Photo: Person Getting a Flu Shot

While the H1N1 Flu (Swine Flu) makes this year’s flu season particularly worrisome, there is good news. According to Hawaii Health Department spokeswoman Janice Okubo, the rate of non-fatal flu cases in Hawaii — either seasonal or H1N1 — is down from earlier this summer. But, she warns that widespread outbreaks in some Mainland states could easily spread to Hawai'i at any time.

To help prevent an outbreak, the Hawaii Department of Health (DOH) recommends that everyone get the new H1N1 vaccine as it becomes available. The seasonal flu vaccine is already available, but it is not expected to protect against the 2009 H1N1 flu. This means you may need two vaccines to protect yourself this year. Your family physician can give you the seasonal flu vaccine. People without insurance who would like a referral for free or low-cost flu shots may call 2-1-1 for a nearby clinic. This is a toll-free information and referral service, and it is available statewide Monday through Friday from 6:00 a.m. to 9:00 p.m. Check out a schedule of upcoming clinics in the community.

For children, the DOH will provide voluntary seasonal flu vaccinations at schools, starting in mid-October. This School-based Vaccination Program is being implemented through a partnership between the State of Hawaii Departments of Health and Education, the Hawaii Association of Independent Schools and Hawaii Catholic Schools. Through the program, all children attending Hawaii elementary and middle schools will be offered FREE seasonal flu vaccine at school, during the school day. H1N1 vaccination clinics will then be starting in mid-November to offer the vaccine free of charge for kids in grades K-8 at all participating public and private schools across the state. Learn about the Stop Flu at School Program

Over 30,000 doses of H1N1 vaccine have already been shipped to Hawaii. For now, only the most at-risk people will be eligible for the drug. The first doses are being made available to health care workers and first responders. Next in line are pregnant women, those in close contact with infants, people ages 6 months to 24 years, and those 25 to 64 years old with health conditions that could put them at higher risk for complications from influenza. See a listing of where the vaccines will be made available.

The U.S. Department of Health and Human Services says the 2009 H1N1 influenza vaccine is as safe as seasonal flu vaccines, which have been given safely to hundreds of millions of Americans over the years. However, some health experts are not so sure. One concern is that the injections contain thimerosal, which is a mercury-based preservative that protects vaccines against potential microbial contamination. While the government says thimerosal is safe, some people have an allergic reaction to it. Only you and your health care provider can determine your risk and what the most appropriate precautions are for you.

Prevent the Spread of Illness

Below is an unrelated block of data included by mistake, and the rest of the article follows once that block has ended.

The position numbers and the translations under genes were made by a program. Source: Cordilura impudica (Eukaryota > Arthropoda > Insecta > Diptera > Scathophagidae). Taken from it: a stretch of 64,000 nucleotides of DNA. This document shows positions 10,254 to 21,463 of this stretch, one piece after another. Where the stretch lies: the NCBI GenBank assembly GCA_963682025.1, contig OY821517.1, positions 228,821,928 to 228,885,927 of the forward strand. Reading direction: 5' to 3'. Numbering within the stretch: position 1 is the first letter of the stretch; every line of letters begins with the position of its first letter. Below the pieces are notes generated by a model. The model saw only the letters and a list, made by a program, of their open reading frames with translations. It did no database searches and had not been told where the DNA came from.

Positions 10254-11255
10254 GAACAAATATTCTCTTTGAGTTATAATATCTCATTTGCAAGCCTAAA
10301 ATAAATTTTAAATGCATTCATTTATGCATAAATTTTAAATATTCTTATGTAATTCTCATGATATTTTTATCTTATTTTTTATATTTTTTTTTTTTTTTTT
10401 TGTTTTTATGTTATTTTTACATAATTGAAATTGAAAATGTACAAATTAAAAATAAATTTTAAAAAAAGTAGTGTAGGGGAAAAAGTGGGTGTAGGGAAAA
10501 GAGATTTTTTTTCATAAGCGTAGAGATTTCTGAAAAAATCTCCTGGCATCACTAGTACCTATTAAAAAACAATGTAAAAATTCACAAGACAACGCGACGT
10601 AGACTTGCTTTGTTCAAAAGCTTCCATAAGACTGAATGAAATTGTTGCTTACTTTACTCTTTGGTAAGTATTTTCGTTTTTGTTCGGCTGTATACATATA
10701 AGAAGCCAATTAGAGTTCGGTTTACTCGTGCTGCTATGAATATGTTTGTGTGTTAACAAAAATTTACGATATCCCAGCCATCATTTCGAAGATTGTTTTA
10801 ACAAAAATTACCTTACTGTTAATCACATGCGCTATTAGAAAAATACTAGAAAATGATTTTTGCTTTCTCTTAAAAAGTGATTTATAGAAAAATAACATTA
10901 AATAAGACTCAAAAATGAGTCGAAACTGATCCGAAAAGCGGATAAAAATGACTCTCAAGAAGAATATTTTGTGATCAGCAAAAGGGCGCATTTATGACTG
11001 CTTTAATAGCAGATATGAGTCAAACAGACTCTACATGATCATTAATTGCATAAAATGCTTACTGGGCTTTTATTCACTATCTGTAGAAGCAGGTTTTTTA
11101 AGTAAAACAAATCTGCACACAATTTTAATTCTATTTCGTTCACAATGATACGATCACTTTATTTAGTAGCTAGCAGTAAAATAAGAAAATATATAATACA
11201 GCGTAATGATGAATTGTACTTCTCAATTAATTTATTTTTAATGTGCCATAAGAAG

The N1H1 flu is contagious and it spreads mainly from person to person through coughing or sneezing by infected people. In addition to getting vaccinated, here are a few recommendations to avoid getting sick and limit the spread of infection:

  • Get plenty of rest and fluids, eat a healthy diet, exercise regularly, and get vaccinated yearly against seasonal flu.
  • Wash your hands frequently or use alcohol-based hand sanitizing gel. These are two of the most important preventative measures you can take.
  • Avoid touching your eyes, nose, or mouth.
  • Clean hard surfaces such as doorknobs and telephones with disinfecting wipes.
  • Cover your nose and mouth with the inside of your elbow or a tissue when you cough or sneeze and encourage others to do the same.
  • Put used tissues immediately into the trash.
  • Stay home from work if you are ill, and keep your children home from school when they are sick.
  • Practice social distancing. (for example, work from home, bank on the Internet, or avoid unnecessary travel).
  • Be prepared in the event that you are asked to voluntarily remain at home. Have an emergency supply kit for your home including water, food, and medications (both basic non-prescription medications like ibuprofen and prescription medications—at least a 2 week supply).

As a way to help keep people healthy and help prevent the spread of sickness, HMSA is offering every Hawaii resident one free online care visit. With their Online Care program, you can talk to local doctors any time of the day or night from the comfort and privacy of your home. For more information, go to https://hmsa.com. An all-vegetarian, natural and organic diet is especially important during flu season. A diet full of antibiotic-laden meat, synthetic pesticides in produce, and chemical-filled grocery foods is not healthy and can leave your body in a more vulnerable condition. Be sure to read this month's Health Tip for additional natural ways to boost and maintain a strong immune system.

Footnotes: 

For websites offering more information about seasonal flu or the N1H1 flu go to: